Where to play
Depending on when you arrive and whether or not it’s a particular sport's season, you can do well by visiting either The Battery at SunTrust Park (the Atlanta Braves’ new stadium) or Mercedes-Benz Stadium, which is a great place to catch football of both types — American and soccer. Atlanta United FC has quickly gained a faithful following of fans all around town and beyond after a successful debut season. (It also helps that Atlanta is a global city with an airport that can get you to many destinations in a single flight, and since soccer is such a global sport, you’ll see entire families coming out to matches in a beautiful display of multicultural unity.)

And if you’re more into the kind of games that allow you to participate, there are options all over town. Hit up Joystick Gamebar if you’re near downtown, Argosy’s Brigantine Beer Parlor and Recreation Hall in East Atlanta, Ormsby’s on the Westside, or go bowling, whether you wanna roll fancy in Buckhead at The Painted Pin, or retro in Decatur at The Comet. No matter where you end up, there’ll be great local beer, upscale cocktails and better-than-expected food.

Where to stay
The only time that hospitality thing is diminished is if you’re somewhere on the roads. So we recommend staying in central locations, or areas that offer non-automotive transportation, such as the Atlanta BeltLine and MARTA bus and rail. Just as the neighborhood’s name suggests, Midtown puts you in the middle of all the action, with the easiest routes to get around without as much hassle as you’d experience in Buckhead or anywhere OTP. But however you get around, you’ll feel the hospitality and relaxed attitue without sacrificing the pace and range of possible adventures of a true metropolis.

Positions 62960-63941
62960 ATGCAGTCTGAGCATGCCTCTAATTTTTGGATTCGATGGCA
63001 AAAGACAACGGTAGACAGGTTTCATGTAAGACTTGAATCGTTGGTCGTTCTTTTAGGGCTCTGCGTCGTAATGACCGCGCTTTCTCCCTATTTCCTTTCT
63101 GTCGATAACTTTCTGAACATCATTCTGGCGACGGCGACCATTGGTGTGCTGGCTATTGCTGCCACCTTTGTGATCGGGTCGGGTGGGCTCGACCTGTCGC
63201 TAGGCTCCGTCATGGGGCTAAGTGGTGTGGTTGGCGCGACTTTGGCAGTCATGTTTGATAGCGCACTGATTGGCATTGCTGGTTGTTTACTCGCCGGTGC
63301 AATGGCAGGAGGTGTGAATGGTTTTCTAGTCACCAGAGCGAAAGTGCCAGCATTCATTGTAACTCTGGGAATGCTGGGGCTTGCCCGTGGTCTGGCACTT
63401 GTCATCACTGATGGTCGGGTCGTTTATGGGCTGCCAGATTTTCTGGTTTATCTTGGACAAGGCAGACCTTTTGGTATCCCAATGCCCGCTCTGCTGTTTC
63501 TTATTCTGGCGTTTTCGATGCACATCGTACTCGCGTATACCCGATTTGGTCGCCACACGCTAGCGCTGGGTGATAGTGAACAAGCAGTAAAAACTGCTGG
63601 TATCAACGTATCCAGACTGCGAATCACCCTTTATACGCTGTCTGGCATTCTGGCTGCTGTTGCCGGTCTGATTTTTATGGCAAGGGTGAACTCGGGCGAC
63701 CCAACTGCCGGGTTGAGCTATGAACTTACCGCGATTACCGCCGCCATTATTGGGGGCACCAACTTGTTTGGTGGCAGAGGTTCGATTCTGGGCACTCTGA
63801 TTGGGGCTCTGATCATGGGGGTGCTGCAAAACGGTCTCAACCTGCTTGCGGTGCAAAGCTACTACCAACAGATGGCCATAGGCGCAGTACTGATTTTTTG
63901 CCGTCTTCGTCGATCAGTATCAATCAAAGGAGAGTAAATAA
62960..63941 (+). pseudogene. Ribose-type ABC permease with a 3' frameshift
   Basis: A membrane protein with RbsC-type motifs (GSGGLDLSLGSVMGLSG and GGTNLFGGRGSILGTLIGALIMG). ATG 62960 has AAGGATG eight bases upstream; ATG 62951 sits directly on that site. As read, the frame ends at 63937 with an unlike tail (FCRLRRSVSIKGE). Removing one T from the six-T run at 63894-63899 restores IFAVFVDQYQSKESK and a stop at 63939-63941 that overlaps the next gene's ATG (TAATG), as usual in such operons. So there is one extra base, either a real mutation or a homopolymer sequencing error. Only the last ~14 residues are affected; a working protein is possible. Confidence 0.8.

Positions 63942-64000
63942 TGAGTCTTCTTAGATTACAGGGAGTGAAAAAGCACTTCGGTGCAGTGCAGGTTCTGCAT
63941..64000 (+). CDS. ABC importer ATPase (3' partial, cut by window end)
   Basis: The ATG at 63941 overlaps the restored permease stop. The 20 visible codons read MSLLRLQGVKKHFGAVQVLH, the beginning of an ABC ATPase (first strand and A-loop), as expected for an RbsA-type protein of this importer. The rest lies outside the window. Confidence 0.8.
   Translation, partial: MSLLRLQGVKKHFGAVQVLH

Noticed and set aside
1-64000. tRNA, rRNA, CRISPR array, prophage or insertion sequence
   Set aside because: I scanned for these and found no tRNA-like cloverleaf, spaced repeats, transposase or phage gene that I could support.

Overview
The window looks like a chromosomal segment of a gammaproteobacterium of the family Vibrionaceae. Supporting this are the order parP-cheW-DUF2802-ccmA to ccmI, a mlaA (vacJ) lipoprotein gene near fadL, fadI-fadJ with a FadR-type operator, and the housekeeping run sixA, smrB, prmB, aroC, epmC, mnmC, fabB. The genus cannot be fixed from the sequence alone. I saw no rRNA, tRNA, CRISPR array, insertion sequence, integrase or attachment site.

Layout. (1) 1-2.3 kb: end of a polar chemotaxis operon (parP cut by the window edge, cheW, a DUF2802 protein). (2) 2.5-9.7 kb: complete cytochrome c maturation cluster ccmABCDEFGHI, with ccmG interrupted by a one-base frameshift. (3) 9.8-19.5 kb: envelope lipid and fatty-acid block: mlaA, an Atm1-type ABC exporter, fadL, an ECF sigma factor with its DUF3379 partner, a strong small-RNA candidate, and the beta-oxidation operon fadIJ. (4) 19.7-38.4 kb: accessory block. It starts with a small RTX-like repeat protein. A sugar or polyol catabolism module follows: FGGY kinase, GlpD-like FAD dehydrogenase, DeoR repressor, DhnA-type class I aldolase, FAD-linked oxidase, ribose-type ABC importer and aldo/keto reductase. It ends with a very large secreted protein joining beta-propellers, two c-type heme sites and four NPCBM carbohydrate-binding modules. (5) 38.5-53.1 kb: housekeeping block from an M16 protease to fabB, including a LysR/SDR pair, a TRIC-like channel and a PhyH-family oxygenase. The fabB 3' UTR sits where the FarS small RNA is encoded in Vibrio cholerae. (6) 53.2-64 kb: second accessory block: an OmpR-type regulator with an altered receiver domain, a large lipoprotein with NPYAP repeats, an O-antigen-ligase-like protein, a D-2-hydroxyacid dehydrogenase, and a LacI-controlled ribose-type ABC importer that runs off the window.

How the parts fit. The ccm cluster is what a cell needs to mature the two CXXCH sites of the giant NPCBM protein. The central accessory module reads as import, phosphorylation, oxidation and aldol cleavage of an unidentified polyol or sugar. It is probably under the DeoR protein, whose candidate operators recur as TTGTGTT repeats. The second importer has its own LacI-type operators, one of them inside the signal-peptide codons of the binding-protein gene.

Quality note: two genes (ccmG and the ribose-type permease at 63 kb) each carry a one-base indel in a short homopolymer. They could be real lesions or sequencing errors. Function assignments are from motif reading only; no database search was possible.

What the locals say
You can certainly visit sites like Eater, Zagat, Thrillist and Yelp for ideas of all the newbie places that have popped up in the last year or so, but Atlanta residents will tell you that some of the best places to dine have been around for decades. Some of the standards include The Colonnade and South City Kitchen.

ATL’s also a brunch town, and although pretty much everyone serves it on weekends, my personal recommendation is The General Muir. You can always count on Folk Art, Apres Diem, West Egg Café, Bread & Butterfly and many, many (many) others. If you’re interested in food that comes in energetic settings, hit Victory Sandwich Bar (any location will do), or 8ARM (don’t miss their tiki bar).

And if you’re looking for the best of the best, here’s the top tier of ATL dining, in my view: Bacchanalia, St. Cecilia, Atlas, Canoe, Chops, Miller Union, The Optimist and Staplehouse. You’re generally safe eating anything here that sounds good to you, but if they take reservations, my advice is to call ahead.

You can always find more in Atlanta with a curious appetite, so feel free to try your own adventure. But whatever you do, try not to fill up on junk food or chains based outside of the city. Atlanta is like one big, unruly supper club and so please, please don't miss out on one of our greatest attributes.

Photo Credit (BeltLine and Ponce City Market): Ponce City Market/Facebook
Photo Credit (Bar): Ticonderoga Club/Facebook
Photo Credit (SunTrust Park): Counse/Flickr (license)
Photo Credit (Bacchanalia): Bacchanalia/Facebook


Author image

Mike Jordan is Southern Kitchen's associate editor. He is also the host of our podcast, Sunday Supper. His work has appeared in a variety of publications including The Huntsville Times, American Way, Upscale, Time Out, NewsOne, Fatherly and Thrillist, where he served as the founding Atlanta editor. He lives in East Point, Ga., with his amazing wife and daughter, and loves writing, playing alto saxophone, cooking, craft beer, and cocktails. He is admittedly much better at these things than basketball, so never choose him for your pickup team.